The actor, who has been cashing in on his recent popularity, was also in the middle of filming of several reality TV shows and those are likely to be canned as well. Already, his name has been erased from the cast list for the film Formed Police Unit, which was scheduled for release next year.

The Beijing News has little truck with Zhang’s plight. “For a ‘high traffic star’ [a Chinese term for celebrities who enjoy huge followings on social media], every word and action has a wide-ranging social impact, especially on young people who are especially susceptible to influence. If their idols show questionable morals and values, they could lead their fans astray. As the saying goes, the greater the influence, the greater the responsibility,” the newspaper opined.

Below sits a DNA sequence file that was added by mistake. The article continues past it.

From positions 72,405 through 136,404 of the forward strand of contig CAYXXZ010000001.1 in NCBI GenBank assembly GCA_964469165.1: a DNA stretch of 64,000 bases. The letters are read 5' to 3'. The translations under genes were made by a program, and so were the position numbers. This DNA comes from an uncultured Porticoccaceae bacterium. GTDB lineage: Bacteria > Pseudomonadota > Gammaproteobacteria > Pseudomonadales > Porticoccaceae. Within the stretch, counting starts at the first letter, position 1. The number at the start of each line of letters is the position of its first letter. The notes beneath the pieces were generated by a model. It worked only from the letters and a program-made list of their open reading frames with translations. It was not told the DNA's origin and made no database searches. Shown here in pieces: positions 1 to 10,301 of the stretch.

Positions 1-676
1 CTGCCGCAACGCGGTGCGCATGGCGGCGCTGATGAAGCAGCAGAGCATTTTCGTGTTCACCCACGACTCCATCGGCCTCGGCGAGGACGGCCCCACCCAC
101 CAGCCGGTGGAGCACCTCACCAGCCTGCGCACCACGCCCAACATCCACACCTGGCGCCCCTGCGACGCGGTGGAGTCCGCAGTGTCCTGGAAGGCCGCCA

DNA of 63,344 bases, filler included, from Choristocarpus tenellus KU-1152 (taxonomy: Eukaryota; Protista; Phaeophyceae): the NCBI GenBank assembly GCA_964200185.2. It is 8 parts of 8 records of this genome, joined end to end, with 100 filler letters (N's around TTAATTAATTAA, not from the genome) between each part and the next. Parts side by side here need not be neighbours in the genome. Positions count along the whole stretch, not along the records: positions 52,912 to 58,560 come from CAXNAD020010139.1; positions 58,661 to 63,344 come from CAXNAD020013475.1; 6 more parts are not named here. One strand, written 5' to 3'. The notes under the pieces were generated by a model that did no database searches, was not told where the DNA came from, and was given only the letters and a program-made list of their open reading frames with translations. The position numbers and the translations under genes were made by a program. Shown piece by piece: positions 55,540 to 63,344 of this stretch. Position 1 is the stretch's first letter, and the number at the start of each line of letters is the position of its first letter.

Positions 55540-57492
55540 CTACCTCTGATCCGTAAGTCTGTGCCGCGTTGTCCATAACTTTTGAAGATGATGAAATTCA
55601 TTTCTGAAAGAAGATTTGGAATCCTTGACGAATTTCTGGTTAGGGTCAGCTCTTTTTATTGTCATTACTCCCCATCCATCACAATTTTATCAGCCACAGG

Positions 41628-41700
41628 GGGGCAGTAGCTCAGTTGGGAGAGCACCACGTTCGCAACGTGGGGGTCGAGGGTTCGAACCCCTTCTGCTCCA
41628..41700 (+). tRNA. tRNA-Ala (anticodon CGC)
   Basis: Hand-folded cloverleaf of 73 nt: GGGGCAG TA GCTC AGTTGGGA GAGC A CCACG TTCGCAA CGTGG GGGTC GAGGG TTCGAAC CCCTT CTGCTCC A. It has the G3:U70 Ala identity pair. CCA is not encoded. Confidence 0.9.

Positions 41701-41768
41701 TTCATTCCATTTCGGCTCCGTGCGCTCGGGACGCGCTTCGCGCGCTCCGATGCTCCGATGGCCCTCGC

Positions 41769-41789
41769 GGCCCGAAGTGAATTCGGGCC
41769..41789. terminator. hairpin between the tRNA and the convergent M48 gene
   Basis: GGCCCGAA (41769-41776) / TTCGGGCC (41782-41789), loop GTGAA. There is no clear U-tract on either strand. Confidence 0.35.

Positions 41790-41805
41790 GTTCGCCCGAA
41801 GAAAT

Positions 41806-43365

Zhang’s abrupt fall from grace comes on the heels of a range of other high-profile celebrity scandals. These include Kris Wu Yifan, the pop icon who, this week was formally arrested on a rape charge according to Beijing prosecutors (see WiC550). Back in January, starlet Zheng Shuang saw her career tank and her endorsements evaporate after she was embroiled in a furore over child surrogacy, a sensitive topic in China (see WiC526). The backlash was so intense that luxury brand Prada had to cut ties with the star after only seven days of collaboration.

Beijing has a lengthy and stern track record of showing zero tolerance when it comes to what it deems as misbehavour by celebrities. Actress Fan Bingbing is still trying to get back in the good graces of the censors three years after she was charged for tax evasion. Actress Tang Wei also didn’t work for three years in China after appearing in Lee Ang’s 2008 movie Lust, Caution, which saw the young actress play a sexually provocative role in the period drama (set in the politically fraught late 1930s). She was deemed unpatriotic because her character fell in love (albeit reluctantly) with a brutal secret service boss who was collaborating with the occupying Japanese forces.